5. Bring your own disinfectant (i.e., handi-wipes, disinfectant spray, hand sanitizer) and wipe everything (luggage, doorknobs, furniture, fixtures, faucets, closet hangers…everything).
  6. Avoid touching banisters and handrails. Use disposal gloves or a tissue to separate your fingers from all materials.
  7. Do not shake hands with anyone.
  8. Drink plenty of water – stay hydrated.
  9. When you hear the term “Code Red” the ship will be in lockdown (may be as a result of a norovirus detection or other infectious disease). At this time public doors will remain open; all meals will be served (no buffet or shared utensils); look for staff doing intense cleaning and disinfecting in public areas and corridors.
  10. Cruise ship managers should counsel passengers about risk factors and symptoms of gastrointestinal illnesses and respiratory infections and that symptoms should be reported to the ship’s infirmary as soon as they become sick.
  11. Management should inform passengers about the importance of quarantine if they get sick (remaining in their cabins to prevent spreading the illness to other passengers).

Where to Turn

Cruise lines operate in a complex environment. There are no government or international regulatory agencies tracking incidents of COVID-19 with links to cruise ships (with information available to the public). Accurate data should be available and shared with the consumers, regulators, scientists/researchers and health care professionals so that there can be a valid assessment of the risks associated with cruising. According to Dr. Roderick King, CEO of the Florida Institute for Health Innovation, “When it comes to a pandemic, it’s all about the counting.”

The US Department of Transportation may be of some assistance. The Federal Maritime Commission (FMC) requires operators of passenger vessels carrying 50+ passengers from a US port to be financially capable of reimbursing their guests if a cruise is cancelled. FMC also requires proof of the ability to pay claims arising out of passenger injuries or death for which the ship operator may be liable. If a cruise is cancelled or there is an injury during the cruise, the consumer must initiate action (fmc.gov).

The US Coast Guard is responsible for cruise ship safety and a ship sailing in US waters must meet US standards for structural fire protection, firefighting and lifesaving equipment, watercraft integrity, vessel control, navigation safety, crewing and crew competency, safety management and environmental protection.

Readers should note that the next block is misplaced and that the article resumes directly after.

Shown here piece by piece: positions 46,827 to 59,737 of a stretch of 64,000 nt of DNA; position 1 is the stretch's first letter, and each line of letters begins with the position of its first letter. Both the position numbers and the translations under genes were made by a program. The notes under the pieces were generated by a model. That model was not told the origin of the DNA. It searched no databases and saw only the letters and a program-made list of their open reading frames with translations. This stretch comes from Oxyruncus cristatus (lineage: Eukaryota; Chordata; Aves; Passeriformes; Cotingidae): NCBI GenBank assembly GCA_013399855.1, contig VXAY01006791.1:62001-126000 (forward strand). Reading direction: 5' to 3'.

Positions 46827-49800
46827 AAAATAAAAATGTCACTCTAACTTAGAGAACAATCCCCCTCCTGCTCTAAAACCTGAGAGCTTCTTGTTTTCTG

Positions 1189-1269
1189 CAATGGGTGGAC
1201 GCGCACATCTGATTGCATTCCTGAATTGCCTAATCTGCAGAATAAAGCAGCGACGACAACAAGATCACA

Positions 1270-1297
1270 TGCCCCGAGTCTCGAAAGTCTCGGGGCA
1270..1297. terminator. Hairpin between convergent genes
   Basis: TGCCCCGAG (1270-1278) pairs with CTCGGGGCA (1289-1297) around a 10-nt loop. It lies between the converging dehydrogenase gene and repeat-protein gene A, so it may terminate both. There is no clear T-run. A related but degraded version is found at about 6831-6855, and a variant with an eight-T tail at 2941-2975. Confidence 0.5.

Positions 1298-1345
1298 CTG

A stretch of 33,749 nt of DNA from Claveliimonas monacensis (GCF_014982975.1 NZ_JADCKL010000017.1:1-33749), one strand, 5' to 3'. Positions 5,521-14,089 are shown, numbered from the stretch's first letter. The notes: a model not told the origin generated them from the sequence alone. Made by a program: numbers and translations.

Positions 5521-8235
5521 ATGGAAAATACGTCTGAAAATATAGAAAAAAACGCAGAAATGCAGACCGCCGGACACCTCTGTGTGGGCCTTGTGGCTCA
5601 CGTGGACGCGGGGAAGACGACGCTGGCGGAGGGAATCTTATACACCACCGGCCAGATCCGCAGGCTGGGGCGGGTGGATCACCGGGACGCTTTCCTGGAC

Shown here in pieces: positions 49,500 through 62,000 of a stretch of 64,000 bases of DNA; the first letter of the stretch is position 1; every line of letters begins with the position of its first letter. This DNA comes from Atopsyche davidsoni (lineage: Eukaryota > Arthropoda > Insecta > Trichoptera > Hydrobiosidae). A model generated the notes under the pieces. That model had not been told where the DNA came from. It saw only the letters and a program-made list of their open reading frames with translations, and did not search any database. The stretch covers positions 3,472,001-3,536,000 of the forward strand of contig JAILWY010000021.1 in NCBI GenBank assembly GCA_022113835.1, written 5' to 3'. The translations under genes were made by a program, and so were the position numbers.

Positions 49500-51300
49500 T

The Cruise Vessel Security and Safety Act (2010), prescribes security and safety requirements for most cruise ships that embark and disembark in the USA. The Act mandates that reports of criminal activity be reported to the FBI.

Cruise ships are required (46 USC 3507/c/1) to have a security guide available for passengers. This guide provides information that includes description of medical and security personnel designated on board to prevent and respond to criminal and medical situations and law enforcement processes available in regard to criminal activity.

A Plan or a Promise

The Cruise Line International Association (CLIA), an industry supported trade organization, claims that the industry is following a CDC mandated suspension of cruising in order to develop protocols that will provide stringent boarding standards and passenger screening, social distancing on-board, and new food service options. There is likely to be additional onboard medical teams and hospital-level sanitation.

If Living is a Priority, Should You Cruise?

If and when you decide to make a cruise line reservation, the next call should be to an insurer to determine the best policy that will cover anything and everything from a broken leg to COVID-19. Some industry professionals recommend a “Cancel for Any Reason” policy. This is an optional upgrade can may reimburse travelers 75 percent of their trip cost and is the only option that allows travelers to cancel their trip for any reason not covered by a standard policy, including travel bans or fear of traveling due to coronavirus.

© Dr. Elinor Garely. This copyright article, including photos, may not be reproduced without written permission from the author.